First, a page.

Originally scheduled for October 5
I speak to sensible people; judge for
yourselves what I say. Is not the cup of thanksgiving for which we
give thanks a participation in the blood of Christ? And is not the
bread that we break a participation in the body of Christ? Because
there is one loaf, we, who are many, are one body, for we all
partake of the one loaf.
(1 Corinthians 10:15-17 NIV)
One of the more irritating phrases commonly
found in science textbooks is this: “it is intuitively obvious to
the casual observer…” Many a student is found what is intuitively
obvious to the writer of the textbook to be not at all obvious to
But what does it mean to be “intuitively
obvious?” Paul deals with this question here, indirectly. He makes
his appeal to the Corinthians on the basis that they are “sensible
people.” They should be easily able to figure out what he is saying.
May I submit that there are two kinds of things which are
One would be something that you
already know. It could be something that appeals to your common
knowledge as a resident of the planet.
The other meaning could be that it is
something you can easily reason out. It is this sense that Paul is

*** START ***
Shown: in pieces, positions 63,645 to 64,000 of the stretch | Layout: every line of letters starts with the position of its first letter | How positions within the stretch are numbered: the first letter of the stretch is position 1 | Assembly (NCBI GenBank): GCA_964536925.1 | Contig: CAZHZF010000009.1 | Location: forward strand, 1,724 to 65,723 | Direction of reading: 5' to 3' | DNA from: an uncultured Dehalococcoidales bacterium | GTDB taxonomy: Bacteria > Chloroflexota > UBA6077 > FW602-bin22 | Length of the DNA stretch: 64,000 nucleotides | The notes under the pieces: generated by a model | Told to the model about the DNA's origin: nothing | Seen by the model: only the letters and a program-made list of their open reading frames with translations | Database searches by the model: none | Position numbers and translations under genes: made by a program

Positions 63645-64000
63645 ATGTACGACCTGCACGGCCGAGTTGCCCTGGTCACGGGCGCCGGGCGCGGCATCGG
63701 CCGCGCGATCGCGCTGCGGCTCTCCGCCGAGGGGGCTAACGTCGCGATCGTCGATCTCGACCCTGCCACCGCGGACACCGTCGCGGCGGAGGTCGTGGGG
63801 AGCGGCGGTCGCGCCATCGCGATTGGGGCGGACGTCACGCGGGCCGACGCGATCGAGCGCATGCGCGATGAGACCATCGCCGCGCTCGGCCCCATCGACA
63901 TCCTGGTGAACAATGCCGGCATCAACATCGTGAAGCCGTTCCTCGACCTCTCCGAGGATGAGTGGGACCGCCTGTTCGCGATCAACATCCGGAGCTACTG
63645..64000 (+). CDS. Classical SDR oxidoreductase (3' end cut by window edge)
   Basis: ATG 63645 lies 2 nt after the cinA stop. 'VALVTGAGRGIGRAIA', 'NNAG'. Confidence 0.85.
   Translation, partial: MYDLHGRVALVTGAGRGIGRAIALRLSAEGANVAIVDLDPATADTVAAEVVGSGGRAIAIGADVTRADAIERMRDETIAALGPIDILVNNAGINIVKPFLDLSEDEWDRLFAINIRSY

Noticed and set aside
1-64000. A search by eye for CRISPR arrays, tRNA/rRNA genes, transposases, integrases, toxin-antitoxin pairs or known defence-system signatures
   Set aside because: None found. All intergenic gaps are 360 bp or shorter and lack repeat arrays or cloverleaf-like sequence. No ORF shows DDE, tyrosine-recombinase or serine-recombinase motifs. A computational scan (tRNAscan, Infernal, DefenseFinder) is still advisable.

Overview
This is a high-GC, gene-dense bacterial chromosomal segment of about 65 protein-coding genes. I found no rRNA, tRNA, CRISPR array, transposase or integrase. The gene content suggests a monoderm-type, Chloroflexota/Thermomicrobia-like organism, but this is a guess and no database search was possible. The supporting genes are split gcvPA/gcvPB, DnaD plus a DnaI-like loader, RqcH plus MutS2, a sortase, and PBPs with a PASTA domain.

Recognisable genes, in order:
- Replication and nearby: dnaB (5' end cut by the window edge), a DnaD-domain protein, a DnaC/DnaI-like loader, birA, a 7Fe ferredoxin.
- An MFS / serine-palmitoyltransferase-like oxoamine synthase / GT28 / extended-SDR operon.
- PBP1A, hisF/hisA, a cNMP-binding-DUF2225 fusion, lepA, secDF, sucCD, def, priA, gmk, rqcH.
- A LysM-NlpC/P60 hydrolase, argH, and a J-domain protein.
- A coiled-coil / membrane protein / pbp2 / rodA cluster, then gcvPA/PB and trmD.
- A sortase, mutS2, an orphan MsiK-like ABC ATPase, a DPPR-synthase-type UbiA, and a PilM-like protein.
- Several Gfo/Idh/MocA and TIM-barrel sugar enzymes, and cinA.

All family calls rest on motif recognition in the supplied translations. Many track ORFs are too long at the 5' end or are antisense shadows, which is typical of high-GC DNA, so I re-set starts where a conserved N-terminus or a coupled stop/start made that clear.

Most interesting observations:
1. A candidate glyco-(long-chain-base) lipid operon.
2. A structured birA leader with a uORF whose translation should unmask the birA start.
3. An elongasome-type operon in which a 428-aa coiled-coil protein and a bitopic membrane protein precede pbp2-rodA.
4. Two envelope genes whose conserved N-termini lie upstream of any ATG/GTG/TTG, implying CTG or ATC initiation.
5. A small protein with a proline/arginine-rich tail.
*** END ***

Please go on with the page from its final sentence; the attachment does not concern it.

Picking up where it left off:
This is perhaps not so obvious to us today, but
Paul’s readers would be completely familiar with the worship of
idols. It didn’t matter which god you are worshiping, there were
certain ceremonial rules and principles which were the same in all
of these temples. They understood what ritual worship was like. It
is a form of acted out symbolism. We still see this today in many of
the arts. I am told that ballet can be interpreted symbolically by
those who understand what the symbolism means. A similar type of
interpretation can be applied to plays, as those who have ever
studied Shakespeare are quite well aware.
One thing is true across all of these forms of
symbolism: the simpler the symbolism, the more easily understood it
becomes. Paul applies this principle to communion. In so doing he
produces two facts which are logical results of the symbolism Christ
used in implementing communion.
He begins with what he calls the “cup
of thanksgiving.” The phrase only occurs in his letter to the
Corinthians, but it is an obvious point: whatever else it means, we
are thankful for the sacrifice of Christ’s blood on the cross. He
calls it a “participation” (other translations use the word
“sharing”) in the blood of Christ. This emphasizes the unity of the
church, for all of us together in the church are those who are
forgiven through the blood of Christ.
He continues on this theme by
pointing out the use of “one loaf.” Unlike churches in America
today, the church of that time would take communion from the bread
of a single loaf. They would clearly see this as a sign of unity.
Paul expresses this by saying that we are one body. He uses this
metaphor on other occasions to describe the church as a whole.
The way in which communion is served in the
modern church sometimes lends itself to the individual feeling very
much alone with God. The early church would’ve seen it somewhat
differently — they would’ve seen the unity of the church, being the
body of Christ. Remember this today as you partake. You are one body
with the believers around you because of the sacrifice of Christ on